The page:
Hypersonix makes progress with hydrogen scramjet engine
Hypersonix is working with Boeing on the design and BOC/Linde Group on the supply of green hydrogen.
Hypersonix has placed an order with Amiga Engineering for producing the world’s first 3D printed fixed geometry scramjet engine.
Spartan is Hypersonix’ fifth-generation scramjet with a fixed geometry self-igniting hydrogen-powered scramjet capable of accelerating from Mach 5 to Mach 12. Additive manufacturing allows the creation of parts with a complex design and is ideal for light-weighting in the space industry.
David Waterhouse, MD Hypersonix, said, “The use of Additive Engineering to manufacture a scramjet engine will fundamentally disrupt the cost structure of scramjets and an important step in providing more affordable access to hypersonic flight.”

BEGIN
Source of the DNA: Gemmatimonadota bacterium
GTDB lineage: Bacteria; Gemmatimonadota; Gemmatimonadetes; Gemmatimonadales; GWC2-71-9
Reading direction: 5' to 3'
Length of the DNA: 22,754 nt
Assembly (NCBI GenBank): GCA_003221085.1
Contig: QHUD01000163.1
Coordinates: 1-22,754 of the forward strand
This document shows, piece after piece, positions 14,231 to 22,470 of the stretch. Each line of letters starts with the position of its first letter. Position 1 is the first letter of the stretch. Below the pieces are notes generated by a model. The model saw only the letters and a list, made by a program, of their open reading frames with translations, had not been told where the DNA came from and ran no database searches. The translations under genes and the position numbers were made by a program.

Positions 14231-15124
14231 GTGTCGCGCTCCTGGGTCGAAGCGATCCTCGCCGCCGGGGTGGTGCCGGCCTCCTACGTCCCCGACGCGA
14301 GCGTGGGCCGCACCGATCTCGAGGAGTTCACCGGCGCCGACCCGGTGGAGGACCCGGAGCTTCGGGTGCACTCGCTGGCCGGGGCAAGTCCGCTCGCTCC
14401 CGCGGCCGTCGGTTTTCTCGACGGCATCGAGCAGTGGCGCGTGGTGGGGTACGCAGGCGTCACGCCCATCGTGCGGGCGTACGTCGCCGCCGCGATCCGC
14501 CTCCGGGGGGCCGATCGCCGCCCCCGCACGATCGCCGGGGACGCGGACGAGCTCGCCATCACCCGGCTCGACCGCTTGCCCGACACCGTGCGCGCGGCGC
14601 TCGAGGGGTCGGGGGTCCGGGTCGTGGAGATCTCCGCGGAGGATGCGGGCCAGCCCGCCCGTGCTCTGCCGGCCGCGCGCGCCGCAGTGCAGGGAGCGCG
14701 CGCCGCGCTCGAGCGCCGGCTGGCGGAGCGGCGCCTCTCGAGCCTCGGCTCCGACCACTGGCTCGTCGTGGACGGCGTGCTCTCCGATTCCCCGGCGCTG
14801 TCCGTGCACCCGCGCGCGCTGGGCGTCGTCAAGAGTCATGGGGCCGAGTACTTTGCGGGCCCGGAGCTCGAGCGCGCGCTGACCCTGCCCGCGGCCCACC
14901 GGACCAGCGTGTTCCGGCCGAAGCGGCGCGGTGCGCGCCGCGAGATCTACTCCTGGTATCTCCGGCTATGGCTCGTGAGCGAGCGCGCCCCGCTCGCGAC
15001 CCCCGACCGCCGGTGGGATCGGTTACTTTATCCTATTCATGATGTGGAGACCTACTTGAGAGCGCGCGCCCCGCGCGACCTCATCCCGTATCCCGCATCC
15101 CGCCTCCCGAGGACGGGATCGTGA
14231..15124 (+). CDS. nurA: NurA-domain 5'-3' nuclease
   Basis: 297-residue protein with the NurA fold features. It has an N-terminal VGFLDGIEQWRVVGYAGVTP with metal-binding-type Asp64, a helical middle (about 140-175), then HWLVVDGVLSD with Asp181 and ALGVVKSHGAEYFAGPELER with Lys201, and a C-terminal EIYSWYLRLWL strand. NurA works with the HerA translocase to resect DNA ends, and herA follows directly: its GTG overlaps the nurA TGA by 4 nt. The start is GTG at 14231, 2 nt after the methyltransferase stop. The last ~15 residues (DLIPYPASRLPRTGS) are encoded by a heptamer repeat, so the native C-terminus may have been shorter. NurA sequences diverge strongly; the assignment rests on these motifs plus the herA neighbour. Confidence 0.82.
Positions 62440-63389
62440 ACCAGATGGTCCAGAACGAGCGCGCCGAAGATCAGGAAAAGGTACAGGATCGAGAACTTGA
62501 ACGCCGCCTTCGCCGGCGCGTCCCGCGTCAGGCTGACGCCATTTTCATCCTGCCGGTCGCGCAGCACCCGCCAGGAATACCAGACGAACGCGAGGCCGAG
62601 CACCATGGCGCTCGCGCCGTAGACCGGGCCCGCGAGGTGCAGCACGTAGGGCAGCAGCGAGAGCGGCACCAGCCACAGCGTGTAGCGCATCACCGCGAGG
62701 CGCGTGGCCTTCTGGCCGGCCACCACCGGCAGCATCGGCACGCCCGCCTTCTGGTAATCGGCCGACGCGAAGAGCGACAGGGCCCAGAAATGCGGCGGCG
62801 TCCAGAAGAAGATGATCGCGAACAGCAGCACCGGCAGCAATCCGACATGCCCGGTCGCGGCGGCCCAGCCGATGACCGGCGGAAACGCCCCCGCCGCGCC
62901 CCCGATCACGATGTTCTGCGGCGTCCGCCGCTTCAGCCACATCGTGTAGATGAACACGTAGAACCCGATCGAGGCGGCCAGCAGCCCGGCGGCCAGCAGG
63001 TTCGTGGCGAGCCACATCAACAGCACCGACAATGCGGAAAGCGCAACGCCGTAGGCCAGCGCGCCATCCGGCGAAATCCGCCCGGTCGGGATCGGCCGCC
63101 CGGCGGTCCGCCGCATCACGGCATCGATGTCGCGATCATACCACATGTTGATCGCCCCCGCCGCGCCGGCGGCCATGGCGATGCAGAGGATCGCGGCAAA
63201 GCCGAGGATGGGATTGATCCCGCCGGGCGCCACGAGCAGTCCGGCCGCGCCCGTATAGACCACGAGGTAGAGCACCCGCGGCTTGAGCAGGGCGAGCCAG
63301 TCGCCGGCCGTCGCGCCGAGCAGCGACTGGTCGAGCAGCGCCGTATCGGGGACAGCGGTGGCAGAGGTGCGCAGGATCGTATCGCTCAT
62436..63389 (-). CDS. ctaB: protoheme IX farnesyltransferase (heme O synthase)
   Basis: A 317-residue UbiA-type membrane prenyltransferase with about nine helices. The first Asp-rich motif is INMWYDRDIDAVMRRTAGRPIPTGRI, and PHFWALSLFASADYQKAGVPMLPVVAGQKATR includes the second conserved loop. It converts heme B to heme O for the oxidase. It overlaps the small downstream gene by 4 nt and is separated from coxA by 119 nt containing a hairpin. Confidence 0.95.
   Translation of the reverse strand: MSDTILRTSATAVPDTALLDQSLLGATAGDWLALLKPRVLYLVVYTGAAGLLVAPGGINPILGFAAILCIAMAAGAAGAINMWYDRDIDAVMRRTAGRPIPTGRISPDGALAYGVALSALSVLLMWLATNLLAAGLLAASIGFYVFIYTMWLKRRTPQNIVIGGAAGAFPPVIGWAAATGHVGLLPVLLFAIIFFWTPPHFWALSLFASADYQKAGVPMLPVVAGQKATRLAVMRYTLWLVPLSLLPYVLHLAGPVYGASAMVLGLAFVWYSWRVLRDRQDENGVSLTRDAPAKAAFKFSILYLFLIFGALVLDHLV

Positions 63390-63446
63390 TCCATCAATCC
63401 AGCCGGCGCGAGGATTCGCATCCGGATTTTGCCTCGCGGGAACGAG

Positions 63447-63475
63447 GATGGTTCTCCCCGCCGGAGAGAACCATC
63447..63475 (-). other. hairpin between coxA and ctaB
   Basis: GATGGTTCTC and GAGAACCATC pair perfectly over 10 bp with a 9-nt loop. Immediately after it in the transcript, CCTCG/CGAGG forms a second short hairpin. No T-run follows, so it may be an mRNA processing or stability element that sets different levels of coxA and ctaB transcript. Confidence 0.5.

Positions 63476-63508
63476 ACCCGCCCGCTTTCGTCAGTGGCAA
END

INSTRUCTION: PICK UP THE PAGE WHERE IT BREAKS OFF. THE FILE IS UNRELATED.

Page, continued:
Michael Bourchier, MD Amiga Engineering, commented, “In a demanding industry such as aerospace, additive manufacturing offers the cutting edge in component manufacture capable of creating very complex parts in some of the most exotic materials.”
The Spartan scramjet production is supported by the Federal Government ACA Grant awarded in August 2020. Hypersonix has completed the shock tunnel testing, final design and thermal modelling. The project is on budget and is set for completion in March 2022.
Meanwhile, Hypersonix Launch Systems have also signed a framework agreement with the University of Southern Queensland. The agreement will see the two organisations work together on the Delta Velos reusable launch vehicle. The project will support the development of high-temperature composites, an essential technology for the development of Hypersonic vehicles. Hypersonix also opened its first international office in Munich, Germany, early this month.